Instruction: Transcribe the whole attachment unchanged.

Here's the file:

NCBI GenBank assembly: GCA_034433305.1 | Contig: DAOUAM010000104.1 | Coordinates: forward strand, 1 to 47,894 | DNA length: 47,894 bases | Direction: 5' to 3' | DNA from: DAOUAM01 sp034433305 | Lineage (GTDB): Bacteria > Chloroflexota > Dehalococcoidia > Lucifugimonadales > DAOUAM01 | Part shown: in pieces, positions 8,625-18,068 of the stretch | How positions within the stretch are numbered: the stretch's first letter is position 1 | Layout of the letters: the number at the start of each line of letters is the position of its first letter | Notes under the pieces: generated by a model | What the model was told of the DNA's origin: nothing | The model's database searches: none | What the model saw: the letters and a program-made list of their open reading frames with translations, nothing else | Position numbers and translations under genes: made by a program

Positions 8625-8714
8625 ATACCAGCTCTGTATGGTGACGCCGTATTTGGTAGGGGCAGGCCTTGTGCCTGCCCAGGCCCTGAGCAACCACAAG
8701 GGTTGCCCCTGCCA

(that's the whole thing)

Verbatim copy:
NCBI GenBank assembly: GCA_034433305.1 | Contig: DAOUAM010000104.1 | Coordinates: forward strand, 1 to 47,894 | DNA length: 47,894 bases | Direction: 5' to 3' | DNA from: DAOUAM01 sp034433305 | Lineage (GTDB): Bacteria > Chloroflexota > Dehalococcoidia > Lucifugimonadales > DAOUAM01 | Part shown: in pieces, positions 8,625-18,068 of the stretch | How positions within the stretch are numbered: the stretch's first letter is position 1 | Layout of the letters: the number at the start of each line of letters is the position of its first letter | Notes under the pieces: generated by a model | What the model was told of the DNA's origin: nothing | The model's database searches: none | What the model saw: the letters and a program-made list of their open reading frames with translations, nothing else | Position numbers and translations under genes: made by a program

Positions 8625-8714
8625 ATACCAGCTCTGTATGGTGACGCCGTATTTGGTAGGGGCAGGCCTTGTGCCTGCCCAGGCCCTGAGCAACCACAAG
8701 GGTTGCCCCTGCCA